On World Children's Day, FIND welcomes improved access to childhood diagnosis of tuberculosis

  • Latest data from the World Health Organization (WHO) indicate 1 in 10 people with tuberculosis (TB) are under the age of 15 years old, but standard sputum tests aren’t feasible for young children
  • Updated WHO guidance for the management of TB in children and adolescents draws on extensive data provided by FIND and others, with stool now recommended as the primary sample for molecular testing of TB in children, greatly increasing access to diagnosis in this population

GENEVA, SWITZERLAND – 20 November 2021 – On World Children’s Day, FIND, the global alliance for diagnostics, welcomes updated guidance issued recently by the World Health Organization (WHO) on the management of tuberculosis (TB) in children and adolescents, which includes a recommendation of the use of stool as the primary sample for diagnosing childhood TB. TB is most usually diagnosed using samples of sputum or gastric aspirates, which are unpleasant to provide and can be challenging to obtain at all in children. Stool, in contrast, is a non-invasive sample that can be provided easily and painlessly by any child – and this updated guidance therefore has the potential to enable greatly expanded access to testing in this population.

The recently published 2021 Global Tuberculosis Report indicates that 11% of TB cases are in children (<15 years old). The updated diagnostic recommendation is based on extensive evidence provided by multiple research institutions, including FIND. Since 2017, FIND has partnered on multiple projects to generate evidence on the viability of stool as a sample, working on a disposable stool processing kit with 42 Technology (42T), Rutgers University, and the University of Cape Town, and with KNCV Tuberculosis Foundation and the TB-Speed consortium (Strengthening Paediatric TB services for Enhanced Early Detection) to evaluate three stool processing methods.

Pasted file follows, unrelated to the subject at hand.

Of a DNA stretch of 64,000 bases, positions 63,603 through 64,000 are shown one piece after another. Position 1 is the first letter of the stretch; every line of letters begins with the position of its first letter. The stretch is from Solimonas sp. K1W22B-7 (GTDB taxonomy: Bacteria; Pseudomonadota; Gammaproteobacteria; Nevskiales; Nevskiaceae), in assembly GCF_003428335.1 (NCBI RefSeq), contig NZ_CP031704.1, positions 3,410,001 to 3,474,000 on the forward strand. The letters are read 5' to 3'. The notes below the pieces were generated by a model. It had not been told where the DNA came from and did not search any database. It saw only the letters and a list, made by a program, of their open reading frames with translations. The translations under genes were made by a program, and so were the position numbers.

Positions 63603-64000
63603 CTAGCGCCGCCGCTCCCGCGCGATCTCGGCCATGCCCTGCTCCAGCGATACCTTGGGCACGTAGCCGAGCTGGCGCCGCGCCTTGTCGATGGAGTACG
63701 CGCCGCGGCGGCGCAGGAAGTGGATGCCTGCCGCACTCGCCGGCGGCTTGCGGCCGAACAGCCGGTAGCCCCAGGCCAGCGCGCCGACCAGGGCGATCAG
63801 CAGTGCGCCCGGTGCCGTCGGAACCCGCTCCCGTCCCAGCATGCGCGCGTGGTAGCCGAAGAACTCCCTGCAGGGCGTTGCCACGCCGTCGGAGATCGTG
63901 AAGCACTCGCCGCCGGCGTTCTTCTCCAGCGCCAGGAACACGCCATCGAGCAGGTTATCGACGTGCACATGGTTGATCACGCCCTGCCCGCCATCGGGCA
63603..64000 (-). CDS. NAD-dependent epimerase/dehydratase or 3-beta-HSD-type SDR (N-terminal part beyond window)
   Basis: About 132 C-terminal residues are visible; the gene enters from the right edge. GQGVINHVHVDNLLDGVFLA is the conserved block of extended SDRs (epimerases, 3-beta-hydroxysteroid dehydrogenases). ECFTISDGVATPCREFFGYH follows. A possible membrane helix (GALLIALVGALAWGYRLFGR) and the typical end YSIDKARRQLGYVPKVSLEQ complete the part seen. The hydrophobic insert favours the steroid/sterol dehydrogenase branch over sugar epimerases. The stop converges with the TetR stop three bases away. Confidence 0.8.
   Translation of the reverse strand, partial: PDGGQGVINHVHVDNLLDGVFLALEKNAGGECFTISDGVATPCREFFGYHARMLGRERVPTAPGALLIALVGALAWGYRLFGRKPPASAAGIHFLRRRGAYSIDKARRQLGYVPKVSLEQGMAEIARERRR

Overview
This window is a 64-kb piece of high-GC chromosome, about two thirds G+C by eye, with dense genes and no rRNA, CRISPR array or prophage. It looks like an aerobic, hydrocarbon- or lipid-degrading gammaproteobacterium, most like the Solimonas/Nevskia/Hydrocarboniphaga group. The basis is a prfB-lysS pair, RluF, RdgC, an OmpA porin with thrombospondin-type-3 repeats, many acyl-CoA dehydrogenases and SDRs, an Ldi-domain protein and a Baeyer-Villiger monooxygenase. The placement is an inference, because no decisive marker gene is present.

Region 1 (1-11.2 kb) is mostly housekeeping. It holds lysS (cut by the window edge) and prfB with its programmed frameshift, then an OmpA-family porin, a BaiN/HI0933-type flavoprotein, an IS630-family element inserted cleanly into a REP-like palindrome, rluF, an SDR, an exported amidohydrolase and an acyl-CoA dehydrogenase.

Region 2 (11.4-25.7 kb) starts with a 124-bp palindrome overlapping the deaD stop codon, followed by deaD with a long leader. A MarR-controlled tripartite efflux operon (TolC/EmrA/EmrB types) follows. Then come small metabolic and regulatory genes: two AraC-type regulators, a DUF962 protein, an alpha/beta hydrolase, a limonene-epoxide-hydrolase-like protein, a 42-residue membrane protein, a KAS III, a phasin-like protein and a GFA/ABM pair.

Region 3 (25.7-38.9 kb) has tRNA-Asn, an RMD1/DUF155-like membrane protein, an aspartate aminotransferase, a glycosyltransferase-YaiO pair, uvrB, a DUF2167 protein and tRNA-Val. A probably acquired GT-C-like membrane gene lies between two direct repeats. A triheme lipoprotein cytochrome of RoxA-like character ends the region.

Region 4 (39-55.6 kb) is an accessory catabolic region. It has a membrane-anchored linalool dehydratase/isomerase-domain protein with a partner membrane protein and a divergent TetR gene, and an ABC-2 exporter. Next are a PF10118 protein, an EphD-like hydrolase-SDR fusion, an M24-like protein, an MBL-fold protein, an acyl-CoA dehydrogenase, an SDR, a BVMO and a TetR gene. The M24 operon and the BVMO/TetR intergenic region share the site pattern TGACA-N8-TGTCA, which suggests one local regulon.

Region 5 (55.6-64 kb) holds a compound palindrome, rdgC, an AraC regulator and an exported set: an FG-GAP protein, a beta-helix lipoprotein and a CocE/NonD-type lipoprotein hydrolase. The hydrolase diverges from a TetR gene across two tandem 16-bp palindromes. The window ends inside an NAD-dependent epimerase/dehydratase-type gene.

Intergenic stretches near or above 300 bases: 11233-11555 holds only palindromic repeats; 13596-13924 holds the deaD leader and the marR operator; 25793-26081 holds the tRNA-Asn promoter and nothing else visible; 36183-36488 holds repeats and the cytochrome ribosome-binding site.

While stool is not quite as sensitive a sample as sputum when it comes to diagnosing TB, its easy availability makes it a good alternative. The new WHO recommendation is to use stool in lieu of smear microscopy/culture and phenotypic drug susceptibility testing, for initial diagnostic TB tests using Xpert Ultra, in children up to 10 years old. These tests provide information not only on whether a TB infection is present, but if so, whether the disease strain is resistant to rifampicin (the most common first-line antibiotic treatment).

Petra de Haas, laboratory expert at KNCV Tuberculosis Foundation, said: “We are happy that stool is now recommended by WHO as a primary sample in the diagnosis of TB in children and that we contributed to this by the development of the Simple-One-Step Stool Method. Stool testing will provide access to many children worldwide getting a painless, quick and accurate TB diagnosis. Right now, 170,000 children die of TB every year. Unnecessary, because with a timely diagnosis and good treatment, TB can be cured.”